How many times have I watched a Cory Spinks fight, and promised myself afterwards, Nevermore? Nevermore will I spend the hour watching this man who has some talent inflict his boring brand of boxing on me, I’d say to myself. But being a man with a vein of optimism nestled deep within me, I always come back for more, hoping that this time, Spinks gets it, that he comprehends that his window of opportunity will soon slam down on his fingers. I end up giving Spinks a chance, hoping that this generation’s version of the Spinks jinx will end, and the son of Leon will deliver on his promise.
With a head full of delus…er, optimism, I once again devoted a block of time to check out Spinks, who gloved up against Deandre Latimore, a fellow St. Louis native, in the ShoBox main event from the Scottrade Center in St. Louis on Friday night. And gosh darn it, if my optimism didn’t pay off. Spinks gave a decent account of himself, in a reasonably entertaining, if sloppy bout. He sweated out a decision, after being knocked down in the first and putting up with the spirited run by Lattimore, who idolized Spinks as a teen. The judges saw it 115-112 (Spinks), 115-112 (Latimore) and 114-113 (Spinks), sending Spinks off with a split decision victory.
Latimore said after that he was a little upset, because he scored that knockdown, and the rounds were close. The vet Spinks smiled after, and admitted he was rusty. “I’m proud of myself,” he said. He said he tripped in the first round, and wasn’t hurt.
The vacant IBF junior middleweight crown was up for grabs. Spinks (36-5, with just 11 KOs; age 31; 152 ¾; rated No. 8 contender; fought just twice in the last two years), a four time world champion, heard a rain of boos as he walked to the ring. Latimore (19-1, with 16 KOs; 153 ½ pounds; age 23; rated No. 7 contender) had the house on his side, as the heavy underdog looking to hop up a few rungs on the ladder.
The report of his demise was exaggerated, apparently–Don King was the lead promoter of the event.
In round one, Latimore drove Spinks back with a combo, and the crowd pulsed. The two lefties engaged hard, and Latimore scored a knockdown with 1:30 to go. The straight left, timed well, did the damage. Could he finish? Was Spinks finished? Spinks popped the jab, and moved more. But his hands looked slow, and he wasn’t slipping well. In the second, Latimore kept winging wide shots. Spinks was more warmed up, and was more fiery, but his defense was porous, and his chin was too high.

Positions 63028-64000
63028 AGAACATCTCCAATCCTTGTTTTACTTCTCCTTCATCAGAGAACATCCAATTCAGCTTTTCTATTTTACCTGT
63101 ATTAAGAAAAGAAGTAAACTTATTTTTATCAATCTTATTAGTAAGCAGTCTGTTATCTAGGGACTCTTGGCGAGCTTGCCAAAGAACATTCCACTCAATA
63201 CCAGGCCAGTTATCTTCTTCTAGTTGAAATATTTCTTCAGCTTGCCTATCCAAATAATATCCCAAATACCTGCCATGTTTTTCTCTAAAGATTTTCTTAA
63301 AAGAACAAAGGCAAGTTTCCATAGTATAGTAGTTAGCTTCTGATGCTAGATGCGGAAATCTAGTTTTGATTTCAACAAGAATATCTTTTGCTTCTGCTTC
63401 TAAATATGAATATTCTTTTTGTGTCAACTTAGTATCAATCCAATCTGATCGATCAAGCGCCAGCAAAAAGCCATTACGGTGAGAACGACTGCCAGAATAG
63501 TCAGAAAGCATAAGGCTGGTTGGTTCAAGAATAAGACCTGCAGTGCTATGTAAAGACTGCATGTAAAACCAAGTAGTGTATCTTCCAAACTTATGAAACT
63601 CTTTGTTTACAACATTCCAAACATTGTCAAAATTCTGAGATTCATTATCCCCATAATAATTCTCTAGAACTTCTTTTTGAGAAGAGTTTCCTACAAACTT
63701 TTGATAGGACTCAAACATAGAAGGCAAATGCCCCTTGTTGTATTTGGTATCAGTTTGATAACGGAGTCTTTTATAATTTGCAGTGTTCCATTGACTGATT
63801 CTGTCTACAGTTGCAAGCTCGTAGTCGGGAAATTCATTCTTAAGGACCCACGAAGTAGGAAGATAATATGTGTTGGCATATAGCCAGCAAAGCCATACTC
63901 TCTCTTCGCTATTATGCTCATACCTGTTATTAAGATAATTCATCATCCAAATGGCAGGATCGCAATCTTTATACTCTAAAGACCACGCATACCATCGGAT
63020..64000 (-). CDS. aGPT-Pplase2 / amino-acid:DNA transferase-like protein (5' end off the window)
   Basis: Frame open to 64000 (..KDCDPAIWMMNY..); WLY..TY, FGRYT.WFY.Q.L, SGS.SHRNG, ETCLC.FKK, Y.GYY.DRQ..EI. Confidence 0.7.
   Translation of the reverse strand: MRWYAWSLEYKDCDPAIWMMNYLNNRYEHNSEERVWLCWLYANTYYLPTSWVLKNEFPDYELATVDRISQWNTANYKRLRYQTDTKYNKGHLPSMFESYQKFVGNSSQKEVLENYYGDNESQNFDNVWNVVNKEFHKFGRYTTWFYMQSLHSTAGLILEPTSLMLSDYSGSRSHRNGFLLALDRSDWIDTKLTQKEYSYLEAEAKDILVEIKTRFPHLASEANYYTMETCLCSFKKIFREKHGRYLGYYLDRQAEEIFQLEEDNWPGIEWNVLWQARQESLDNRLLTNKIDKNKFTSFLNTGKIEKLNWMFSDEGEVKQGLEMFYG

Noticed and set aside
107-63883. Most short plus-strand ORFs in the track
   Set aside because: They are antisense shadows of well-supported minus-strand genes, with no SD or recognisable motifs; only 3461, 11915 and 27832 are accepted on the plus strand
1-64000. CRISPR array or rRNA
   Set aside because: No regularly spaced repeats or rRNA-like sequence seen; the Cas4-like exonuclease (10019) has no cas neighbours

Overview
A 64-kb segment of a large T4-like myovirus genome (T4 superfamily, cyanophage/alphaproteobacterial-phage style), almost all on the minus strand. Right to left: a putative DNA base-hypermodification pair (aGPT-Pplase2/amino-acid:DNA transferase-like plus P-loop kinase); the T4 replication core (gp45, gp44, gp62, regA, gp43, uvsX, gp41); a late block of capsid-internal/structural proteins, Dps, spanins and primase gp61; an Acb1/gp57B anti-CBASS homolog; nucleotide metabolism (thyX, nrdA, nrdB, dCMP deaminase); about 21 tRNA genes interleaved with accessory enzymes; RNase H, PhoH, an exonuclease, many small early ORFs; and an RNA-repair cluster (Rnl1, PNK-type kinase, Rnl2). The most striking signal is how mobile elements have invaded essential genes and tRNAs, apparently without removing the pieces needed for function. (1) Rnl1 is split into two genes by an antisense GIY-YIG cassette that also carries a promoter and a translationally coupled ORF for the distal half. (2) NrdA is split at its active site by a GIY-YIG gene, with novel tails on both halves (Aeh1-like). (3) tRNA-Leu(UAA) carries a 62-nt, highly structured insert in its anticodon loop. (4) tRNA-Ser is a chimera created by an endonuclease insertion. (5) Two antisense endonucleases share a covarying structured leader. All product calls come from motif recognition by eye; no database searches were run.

In the third, a lot of shots from both missed. It looked like Spinks’ legs weren’t in peak form tonight. In the fourth, both were clinching more by the close. In round five, Spinks’ hands were low, and there was a cut over his left eye. The hungry kid kept humming, and hurling. Cory ducked and slipped shots pretty well, though. In the sixth, there was pushing, holding and mauling in close quarters. Spinks had figured the kid out by now, and with Lat slowing, he slipped more and more tosses.
In the seventh, Lat banged two right hooks that hit clean early. He went to the body enough to bother Spinks, as well. But he looked to be running low on petrol by the close. In the eighth, Spinks had begun moving forward. A clubbing right had the crowd impressed. The worm had turned, people. In the ninth, Spinks was the far fresher man. His experience showed, big time. Latimore’s left eye was no great shakes here either. In the tenth, Spinks was just plain busier, but then started clinching, and then Latimore banged home a left with 15 seconds to go. In the 11th, Lat caught Spinks with a left. Then Spinks hit with a showy long left. Cory’s eye dripped blood, as Lat strafed him on the ropes. Both men deserved props for gutting it out late. In the 12th, a right cross ent Lat down. But no, it was ruled a slip. They both leaned on each other, as they gulped for air, and traded sloppy but well intentioned punches. The judges would speak loudest.
Don King yelled, “Get ready Floyd Mayweather,” after Spinks got the nod. We know DK has been flirting with Money Mayweather, so perhaps that could come to fruition.
Devon Alexander, another St. Louis guy, got the W over Jesus Rodriguez, but he didn’t exactly bowl us over with his skills along the way. Devon went to 17-0, while Jesus, who stayed calm and slipped well early on, went to 19-3.